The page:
If you’ve purchased an SSD upgrade for the Steam Deck, this tutorial guide will show you exactly how to replace the Steam Deck hard drive
In a rush? The 1 terabyte drive below is compatible with the Steam Deck and is the most popular with our readers!
If you need more help, comment down at the bottom of this Valve Steam Deck SSD upgrade guide and I’ll do my best to assist!
Tools Required to Access the Steam Deck Internal SSD
Before you begin, make sure that you have these tools handy in order to access the rear panel:
- 9.5 mm Philips screwdriver
- 5.8 mm Philips screwdriver
- 3.4 mm Philips screwdriver
- 3.7 mm Philips screwdriver
- A small pick or knife to pry apart the Deck’s front and back panels
- A piece of tweezers
- Aluminum foil tape if you rip the default one you’ll remove with your tweezers
- A USB-C Stick or USB-A stick with Steam Deck docking station (to reinstall Steam OS)
Other than these items, you’ll also want your new solid-state hard drive ready to go.
How to Upgrade the Steam Deck SSD (Step by Step)
Before you begin, power down your Steam Deck completely and remove your MicroSD card if you have one installed in the device.
It’s also a good idea to lessen the power draw in your device by draining the Deck’s battery down as low as possible. Release the static electricity from your body by grounding yourself and the Steam Deck.
Remove Rear Cover Screws
First, you’ll need to unscrew the eight screws in the back of the panel, 4 x 9.5 mm and 4 x 5.8 mm. Put these somewhere safe and make sure you remember where they go.
Remove the Rear Panel
Using a guitar pick, tweezers, or a plastic knife, carefully pry up the back panel from the front panel. You will hear a click when it comes loose from the locking clips that hold it together. You want to be careful not to damage the circuit board and you don’t want to use a metal pry because it can damage the case.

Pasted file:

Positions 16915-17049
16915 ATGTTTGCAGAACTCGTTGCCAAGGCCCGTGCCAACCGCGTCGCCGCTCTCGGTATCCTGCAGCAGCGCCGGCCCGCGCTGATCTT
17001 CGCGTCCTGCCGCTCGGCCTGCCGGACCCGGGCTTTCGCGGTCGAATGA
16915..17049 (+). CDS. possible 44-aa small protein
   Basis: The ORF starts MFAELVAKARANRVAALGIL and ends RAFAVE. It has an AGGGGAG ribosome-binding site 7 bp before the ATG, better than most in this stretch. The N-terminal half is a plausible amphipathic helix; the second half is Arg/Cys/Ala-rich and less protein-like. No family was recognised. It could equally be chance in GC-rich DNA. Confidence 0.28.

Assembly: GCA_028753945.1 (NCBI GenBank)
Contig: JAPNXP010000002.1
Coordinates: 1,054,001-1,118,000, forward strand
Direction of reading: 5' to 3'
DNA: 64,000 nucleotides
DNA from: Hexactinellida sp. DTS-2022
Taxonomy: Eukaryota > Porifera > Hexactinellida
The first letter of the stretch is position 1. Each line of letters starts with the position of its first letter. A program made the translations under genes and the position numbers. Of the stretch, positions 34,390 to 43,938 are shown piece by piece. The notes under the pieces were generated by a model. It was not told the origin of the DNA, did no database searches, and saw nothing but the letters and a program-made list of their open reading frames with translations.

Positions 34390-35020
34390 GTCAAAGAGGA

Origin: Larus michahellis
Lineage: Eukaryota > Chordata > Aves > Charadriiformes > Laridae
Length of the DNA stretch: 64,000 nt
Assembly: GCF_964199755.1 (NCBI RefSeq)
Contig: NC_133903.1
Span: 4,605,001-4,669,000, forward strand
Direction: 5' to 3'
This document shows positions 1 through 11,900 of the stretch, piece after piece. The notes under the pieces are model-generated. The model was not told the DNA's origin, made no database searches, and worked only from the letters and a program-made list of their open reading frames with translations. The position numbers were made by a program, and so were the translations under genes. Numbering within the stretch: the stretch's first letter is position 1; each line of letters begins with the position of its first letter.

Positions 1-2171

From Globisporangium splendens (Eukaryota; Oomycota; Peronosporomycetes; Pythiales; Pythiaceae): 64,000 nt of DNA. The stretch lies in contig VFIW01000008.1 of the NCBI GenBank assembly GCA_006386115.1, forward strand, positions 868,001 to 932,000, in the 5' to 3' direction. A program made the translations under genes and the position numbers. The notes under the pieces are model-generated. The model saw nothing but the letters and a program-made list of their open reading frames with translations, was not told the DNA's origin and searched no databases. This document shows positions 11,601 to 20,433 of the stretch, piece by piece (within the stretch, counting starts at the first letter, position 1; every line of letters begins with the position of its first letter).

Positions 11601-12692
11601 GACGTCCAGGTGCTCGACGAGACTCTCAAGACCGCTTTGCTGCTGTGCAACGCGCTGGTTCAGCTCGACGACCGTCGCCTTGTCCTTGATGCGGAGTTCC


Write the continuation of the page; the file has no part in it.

Once you hear your click, you can use your hands to pry open the back panel and remove it.
Locate Hidden Shield Screw
At the bottom of the Deck is a piece of aluminum tape covering a hidden screw. Use a piece of tweezers to remove this tape.
If you are careful, you can reuse this tape later. If you aren’t, you’ll want to replace it with your own piece.
Remove Board Shield
Next, you need to remove the heat shield which is a metal plate that covers up the internal storage. You’ll remove the one 3.4 mm screw that you just uncovered and two 3.7 mm screws on the top left and bottom left corners of the shield.
When you are done, carefully remove the shield and set it aside.
Disconnect the Battery
Grip the battery ribbon cable with both hands and evenly pull it away to disconnect the battery from the motherboard. After you do this, click the power button a few times to dissipate any remaining voltage in your components.
Remove the Solid-State Drive
Finally, remove the default SSD by unscrewing the single 3.4 mm screw holding it in place. Once the screw is removed, your Deck SSD will pop up into a 30 degree angle. You can grip the onboard storage with two fingers and pull it straight back on the same angle to remove it.
Remove ESD Shielding
Electrostatic Discharge Shielding is wrapped around your SSD to make sure that static electricity stays away from the drive. Use your tweezers to remove this shielding. You will install it back in the same way on your new replacement SSD drive.
Install Your New Hard Drive
Install your new Steam deck SSD by sliding it back into the slot on the same angle as you removed the other one. Push it in until you hear a slight click. Then, press the drive down and install the 3.4 mm screw you removed before.
Put Back Together Your Steam Deck
Following the above instructions in reverse, you have to put your Deck back together:
- Reconnect the battery ribbon cable.
- Reinstall the board shield (three screws)
- Replace your aluminum tape over the hidden screw
- Put the rear cover back on
- Screw the rear and front covers together (eight screws)
Download Steam OS and Rufus